Exhibit on Eucharistic Miracles Shown at AMU May 18-20
Published on Wednesday, 09 May 2012 17:45
For Catholics, something miraculous happens at every Mass, when bread and wine -- while retaining their same appearance -- are transformed into the body and blood of Jesus.
But in some cases, there have been more physical signs of this transubstantiation. In 1263, near Orvieto, Italy, moments after a priest consecretated the communion host, blood began dripping from it in a miracle now commemorated as the annual Feast of Corpus Christi. In Blanot, France, in 1331, a consecrated communion host fell out of a woman's mouth onto an altar rail cloth and when the priest tried to recover the Host, all that remained was a large spot of blood the same size and dimensions as the wafer.
These are two of more than 100 Eucharistic Miracles that have been recognized by the Vatican.
A travelling Vatican-authorized exhibit of panels describing and depicting many of these miracles will be open to the public free of charge at Ave Maria University May 18-20 in conjunction with a eucharistic conference being held at that time. Pictured above, the exhibit as it was shown recently in another location.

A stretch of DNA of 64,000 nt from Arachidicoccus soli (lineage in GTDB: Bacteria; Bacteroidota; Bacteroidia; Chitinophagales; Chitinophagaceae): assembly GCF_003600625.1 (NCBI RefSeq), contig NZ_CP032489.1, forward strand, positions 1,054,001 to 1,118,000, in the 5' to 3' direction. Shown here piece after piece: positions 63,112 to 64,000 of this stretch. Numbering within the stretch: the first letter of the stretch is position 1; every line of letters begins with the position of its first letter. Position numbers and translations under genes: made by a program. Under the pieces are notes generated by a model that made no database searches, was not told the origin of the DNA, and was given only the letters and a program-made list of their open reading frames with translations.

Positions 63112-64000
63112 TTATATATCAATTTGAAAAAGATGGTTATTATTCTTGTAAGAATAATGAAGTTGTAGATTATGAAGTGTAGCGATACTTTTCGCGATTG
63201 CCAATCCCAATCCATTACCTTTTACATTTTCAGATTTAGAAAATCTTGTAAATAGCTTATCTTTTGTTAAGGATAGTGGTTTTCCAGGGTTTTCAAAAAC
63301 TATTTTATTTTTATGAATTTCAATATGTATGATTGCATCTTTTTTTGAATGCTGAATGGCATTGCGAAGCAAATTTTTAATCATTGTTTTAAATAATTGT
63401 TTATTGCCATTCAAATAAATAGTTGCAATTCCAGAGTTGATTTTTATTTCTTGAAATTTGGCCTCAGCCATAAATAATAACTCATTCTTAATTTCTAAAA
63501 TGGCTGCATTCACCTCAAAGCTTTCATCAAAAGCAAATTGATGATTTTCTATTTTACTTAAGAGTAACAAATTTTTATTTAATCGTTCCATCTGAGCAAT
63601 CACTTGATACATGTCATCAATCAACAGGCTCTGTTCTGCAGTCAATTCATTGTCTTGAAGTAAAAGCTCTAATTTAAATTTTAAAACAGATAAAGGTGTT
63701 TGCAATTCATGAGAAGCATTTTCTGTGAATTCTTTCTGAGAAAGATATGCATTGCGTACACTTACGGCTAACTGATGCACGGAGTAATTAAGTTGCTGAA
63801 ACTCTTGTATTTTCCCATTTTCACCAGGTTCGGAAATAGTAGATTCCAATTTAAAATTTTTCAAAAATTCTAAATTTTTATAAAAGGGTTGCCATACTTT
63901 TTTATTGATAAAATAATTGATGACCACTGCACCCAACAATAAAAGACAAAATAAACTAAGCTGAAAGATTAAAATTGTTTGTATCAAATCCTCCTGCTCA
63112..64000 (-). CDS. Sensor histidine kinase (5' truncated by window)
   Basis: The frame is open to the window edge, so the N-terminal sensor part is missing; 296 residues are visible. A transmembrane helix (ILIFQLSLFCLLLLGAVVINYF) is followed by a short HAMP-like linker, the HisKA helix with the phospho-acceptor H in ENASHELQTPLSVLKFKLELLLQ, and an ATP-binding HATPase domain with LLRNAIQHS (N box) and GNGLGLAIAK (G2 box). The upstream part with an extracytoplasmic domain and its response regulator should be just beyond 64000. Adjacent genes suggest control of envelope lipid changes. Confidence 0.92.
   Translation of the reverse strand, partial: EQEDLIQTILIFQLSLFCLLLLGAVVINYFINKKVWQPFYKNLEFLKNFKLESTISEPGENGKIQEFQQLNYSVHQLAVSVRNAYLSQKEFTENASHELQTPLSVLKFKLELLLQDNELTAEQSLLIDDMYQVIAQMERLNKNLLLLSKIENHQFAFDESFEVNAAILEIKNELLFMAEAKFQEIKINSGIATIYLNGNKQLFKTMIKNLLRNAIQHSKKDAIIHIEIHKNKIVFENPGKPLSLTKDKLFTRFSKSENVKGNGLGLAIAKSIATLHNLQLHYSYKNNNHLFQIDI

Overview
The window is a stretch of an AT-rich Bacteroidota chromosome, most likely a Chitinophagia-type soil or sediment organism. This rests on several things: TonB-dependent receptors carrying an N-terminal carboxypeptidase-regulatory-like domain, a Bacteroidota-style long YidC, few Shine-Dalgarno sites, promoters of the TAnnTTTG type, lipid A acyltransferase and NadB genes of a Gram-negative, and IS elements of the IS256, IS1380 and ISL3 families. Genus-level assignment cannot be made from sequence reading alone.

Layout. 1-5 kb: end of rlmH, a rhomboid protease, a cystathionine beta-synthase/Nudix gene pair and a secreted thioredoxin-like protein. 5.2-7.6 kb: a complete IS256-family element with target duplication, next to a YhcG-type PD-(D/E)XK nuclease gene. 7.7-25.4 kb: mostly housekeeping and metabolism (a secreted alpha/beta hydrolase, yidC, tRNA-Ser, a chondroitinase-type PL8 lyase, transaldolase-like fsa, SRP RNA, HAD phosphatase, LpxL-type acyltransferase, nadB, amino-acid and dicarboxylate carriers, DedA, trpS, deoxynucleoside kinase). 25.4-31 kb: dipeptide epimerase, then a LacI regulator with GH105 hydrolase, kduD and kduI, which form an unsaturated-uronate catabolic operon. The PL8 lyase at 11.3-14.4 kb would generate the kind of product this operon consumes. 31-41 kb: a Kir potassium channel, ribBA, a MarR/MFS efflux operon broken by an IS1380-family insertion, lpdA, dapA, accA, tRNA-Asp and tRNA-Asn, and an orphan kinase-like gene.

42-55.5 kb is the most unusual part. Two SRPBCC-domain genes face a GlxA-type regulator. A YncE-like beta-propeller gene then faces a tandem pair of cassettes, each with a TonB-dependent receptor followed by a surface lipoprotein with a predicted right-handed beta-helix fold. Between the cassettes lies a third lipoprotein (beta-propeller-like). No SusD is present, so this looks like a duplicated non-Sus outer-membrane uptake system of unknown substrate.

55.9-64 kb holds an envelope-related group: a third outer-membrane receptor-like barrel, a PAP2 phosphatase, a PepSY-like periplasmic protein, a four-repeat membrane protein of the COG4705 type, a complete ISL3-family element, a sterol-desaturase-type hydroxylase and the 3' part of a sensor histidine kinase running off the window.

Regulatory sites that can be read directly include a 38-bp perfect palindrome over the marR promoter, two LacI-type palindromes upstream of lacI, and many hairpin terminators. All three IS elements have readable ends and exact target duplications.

"The entire Vatican exhibit contains 126 miracles, and we chose about 60 of them representing different categories," said Peggy Stinnet, the conference organizer. About half are in English, 20 are in Spanish and five were specifically developed for children, she said.
"They show scientific miracles, such as Orvieto, but also responses of animals to the Real Presence, intact and preserved hosts, miracles resulting from sacrileges, saints and mystics."
The exhibition is at the Ave Maria University student union building. More information on the Eucharistic Conference, which is also open to the public, is available here.